Geronimo is a voyage of self-discovery. Student crew members discover the joys and challenges of life aboard a 69-foot cutter as they sail along one leg of a tour that in 2017-18 will take the boat along the eastern coast of the U.S., from Rhode Island to the Bahamas and back. As they live, learn and explore together, classmates discover what it truly means to be a crew.
The crew of Geronimo has spent the last two days in Charleston, SC. This was our first stop in a city since the students joined the boat in Puerto Rico. Our transit north from Georgia was very smooth and had us arriving late in the afternoon on Sunday. The crew of the Spirit of South Carolina was on deck to greet us and catch our mooring lines when we arrived. We were also pleasantly surprised to see the Swedish sailing training ship Gunilla also docked nearby.
Monday morning was dedicated to wandering around Charleston enjoying local shops and food. In the afternoon we had a marine science class at the South Carolina Aquarium where we looked at the exhibits which related to the ecosystem presentations the students have made throughout the trip. Afterwards we had the opportunity to tour the sea turtle hospital associated with the aquarium. This was particularly interesting after our hands-on experience with sea turtles in the Bahamas. In the evening we were given a tour of the sailing school vessel Gunilla by some of their students. This was a great experience as Gunilla is also a high school program at sea and the students were able to directly compare experiences on very different style vessels.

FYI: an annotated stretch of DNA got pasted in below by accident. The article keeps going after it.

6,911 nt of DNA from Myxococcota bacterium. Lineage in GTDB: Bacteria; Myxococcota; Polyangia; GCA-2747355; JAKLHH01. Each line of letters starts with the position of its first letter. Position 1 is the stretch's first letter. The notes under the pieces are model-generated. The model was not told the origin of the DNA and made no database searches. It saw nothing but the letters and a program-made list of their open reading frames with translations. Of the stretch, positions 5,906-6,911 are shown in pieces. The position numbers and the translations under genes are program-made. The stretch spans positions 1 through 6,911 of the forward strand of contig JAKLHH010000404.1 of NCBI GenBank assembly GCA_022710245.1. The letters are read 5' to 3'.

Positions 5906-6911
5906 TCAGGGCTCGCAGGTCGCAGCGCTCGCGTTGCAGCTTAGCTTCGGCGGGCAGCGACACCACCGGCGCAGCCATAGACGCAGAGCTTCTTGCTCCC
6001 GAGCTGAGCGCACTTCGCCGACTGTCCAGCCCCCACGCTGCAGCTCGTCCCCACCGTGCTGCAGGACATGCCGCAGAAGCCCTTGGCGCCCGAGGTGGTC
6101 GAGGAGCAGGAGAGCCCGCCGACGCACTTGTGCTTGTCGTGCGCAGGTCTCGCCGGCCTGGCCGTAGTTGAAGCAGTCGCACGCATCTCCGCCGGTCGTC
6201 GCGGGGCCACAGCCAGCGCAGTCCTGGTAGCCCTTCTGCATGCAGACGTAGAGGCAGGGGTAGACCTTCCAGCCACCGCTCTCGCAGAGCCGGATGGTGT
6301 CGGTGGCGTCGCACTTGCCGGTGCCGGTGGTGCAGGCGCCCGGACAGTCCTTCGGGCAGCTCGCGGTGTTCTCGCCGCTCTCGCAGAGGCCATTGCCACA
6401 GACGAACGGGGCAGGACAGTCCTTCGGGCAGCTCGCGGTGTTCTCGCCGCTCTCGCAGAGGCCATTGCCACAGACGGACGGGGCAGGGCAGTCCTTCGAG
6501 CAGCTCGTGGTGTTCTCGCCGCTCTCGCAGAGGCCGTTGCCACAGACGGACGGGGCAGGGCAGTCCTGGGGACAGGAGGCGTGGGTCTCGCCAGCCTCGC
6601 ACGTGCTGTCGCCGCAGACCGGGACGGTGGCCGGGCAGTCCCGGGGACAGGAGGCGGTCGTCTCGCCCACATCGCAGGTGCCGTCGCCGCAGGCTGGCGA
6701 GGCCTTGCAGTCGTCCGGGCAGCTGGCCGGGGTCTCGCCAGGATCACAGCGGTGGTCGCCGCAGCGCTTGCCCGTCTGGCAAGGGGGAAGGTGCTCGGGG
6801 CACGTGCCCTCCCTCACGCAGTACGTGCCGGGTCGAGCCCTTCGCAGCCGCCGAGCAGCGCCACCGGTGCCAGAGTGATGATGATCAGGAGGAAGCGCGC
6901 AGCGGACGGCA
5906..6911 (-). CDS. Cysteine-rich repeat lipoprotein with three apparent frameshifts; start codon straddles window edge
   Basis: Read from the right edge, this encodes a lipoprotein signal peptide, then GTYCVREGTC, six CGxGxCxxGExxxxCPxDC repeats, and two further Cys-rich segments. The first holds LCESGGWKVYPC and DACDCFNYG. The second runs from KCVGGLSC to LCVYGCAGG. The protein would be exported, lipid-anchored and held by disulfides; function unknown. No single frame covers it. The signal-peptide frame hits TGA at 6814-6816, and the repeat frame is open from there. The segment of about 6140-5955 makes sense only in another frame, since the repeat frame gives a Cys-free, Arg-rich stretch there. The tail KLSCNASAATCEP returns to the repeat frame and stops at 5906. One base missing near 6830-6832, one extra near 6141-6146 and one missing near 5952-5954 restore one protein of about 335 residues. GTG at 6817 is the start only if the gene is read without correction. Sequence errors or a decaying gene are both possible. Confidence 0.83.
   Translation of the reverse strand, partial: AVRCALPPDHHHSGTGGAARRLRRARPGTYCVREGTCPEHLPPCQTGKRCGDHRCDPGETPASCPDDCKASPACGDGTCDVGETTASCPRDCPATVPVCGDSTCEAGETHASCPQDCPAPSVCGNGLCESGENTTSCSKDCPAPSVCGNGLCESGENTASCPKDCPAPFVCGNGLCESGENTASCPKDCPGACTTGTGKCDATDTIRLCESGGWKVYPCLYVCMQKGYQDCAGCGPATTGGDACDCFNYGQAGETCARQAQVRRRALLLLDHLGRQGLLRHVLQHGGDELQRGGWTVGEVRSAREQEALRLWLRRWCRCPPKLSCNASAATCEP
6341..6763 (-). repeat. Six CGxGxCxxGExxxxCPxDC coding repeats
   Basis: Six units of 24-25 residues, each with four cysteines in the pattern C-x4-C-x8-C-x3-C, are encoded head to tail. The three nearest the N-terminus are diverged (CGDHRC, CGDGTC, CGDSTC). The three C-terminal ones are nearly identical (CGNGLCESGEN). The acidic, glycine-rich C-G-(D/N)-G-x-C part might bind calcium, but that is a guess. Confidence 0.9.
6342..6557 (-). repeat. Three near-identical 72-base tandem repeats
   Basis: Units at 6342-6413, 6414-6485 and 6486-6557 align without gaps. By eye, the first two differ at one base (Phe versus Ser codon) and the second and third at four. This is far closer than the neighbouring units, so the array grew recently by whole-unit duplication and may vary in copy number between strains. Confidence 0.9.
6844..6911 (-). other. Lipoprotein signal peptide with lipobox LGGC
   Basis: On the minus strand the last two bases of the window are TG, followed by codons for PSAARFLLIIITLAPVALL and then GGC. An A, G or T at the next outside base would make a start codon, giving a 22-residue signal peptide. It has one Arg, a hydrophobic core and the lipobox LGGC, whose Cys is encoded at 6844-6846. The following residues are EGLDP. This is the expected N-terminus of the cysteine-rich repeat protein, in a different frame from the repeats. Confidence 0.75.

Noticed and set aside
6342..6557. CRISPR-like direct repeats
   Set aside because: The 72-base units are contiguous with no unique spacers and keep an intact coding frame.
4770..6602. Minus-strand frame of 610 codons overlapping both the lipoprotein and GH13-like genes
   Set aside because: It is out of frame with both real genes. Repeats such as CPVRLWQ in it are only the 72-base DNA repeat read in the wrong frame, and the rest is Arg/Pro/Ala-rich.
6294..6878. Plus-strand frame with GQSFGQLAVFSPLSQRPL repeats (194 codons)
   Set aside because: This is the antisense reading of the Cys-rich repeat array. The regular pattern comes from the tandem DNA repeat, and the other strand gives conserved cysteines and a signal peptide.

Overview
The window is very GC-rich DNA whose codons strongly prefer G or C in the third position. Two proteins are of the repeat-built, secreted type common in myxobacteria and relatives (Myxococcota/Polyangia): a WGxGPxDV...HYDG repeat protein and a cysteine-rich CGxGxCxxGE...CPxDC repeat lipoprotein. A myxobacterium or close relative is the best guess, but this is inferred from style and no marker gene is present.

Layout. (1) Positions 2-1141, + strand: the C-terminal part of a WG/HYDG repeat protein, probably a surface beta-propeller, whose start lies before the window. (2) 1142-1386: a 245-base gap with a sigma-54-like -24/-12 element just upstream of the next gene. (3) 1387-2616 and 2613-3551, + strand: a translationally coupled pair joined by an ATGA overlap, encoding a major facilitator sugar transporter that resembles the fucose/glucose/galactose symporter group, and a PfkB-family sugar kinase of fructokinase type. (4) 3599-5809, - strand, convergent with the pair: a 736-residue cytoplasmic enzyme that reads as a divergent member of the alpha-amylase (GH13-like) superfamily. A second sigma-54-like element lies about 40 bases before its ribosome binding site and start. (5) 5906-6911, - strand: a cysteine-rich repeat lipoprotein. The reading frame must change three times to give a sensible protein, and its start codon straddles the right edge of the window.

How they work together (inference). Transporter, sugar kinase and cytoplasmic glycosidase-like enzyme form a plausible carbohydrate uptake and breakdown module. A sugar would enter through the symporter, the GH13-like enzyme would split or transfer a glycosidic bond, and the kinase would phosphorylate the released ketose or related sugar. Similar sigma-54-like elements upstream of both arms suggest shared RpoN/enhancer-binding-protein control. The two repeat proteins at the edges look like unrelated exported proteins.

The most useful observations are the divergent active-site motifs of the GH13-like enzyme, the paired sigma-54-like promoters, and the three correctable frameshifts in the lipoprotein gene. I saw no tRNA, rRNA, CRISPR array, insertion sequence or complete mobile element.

Tuesday was the Charleston Scavenger Hunt, an activity that has become a tradition for Geronimo students. Broken into two teams the crew was given a list of 40 tasks to complete in 3 hours. Most of which focused on the history and culture of Charleston. In the evening we got together with the crews of the other vessels for a potluck dinner and soccer match.
We are now underway for Cape Lookout on the North Carolina coast. We plan to arrive there tomorrow afternoon where we will decide when to make our push around Cape Hatteras. Everyone is already settled back in the underway routine. We have a light easterly breeze and are making 6kts motor sailing. Most students are up on deck reading or journaling while enjoying the nice weather.
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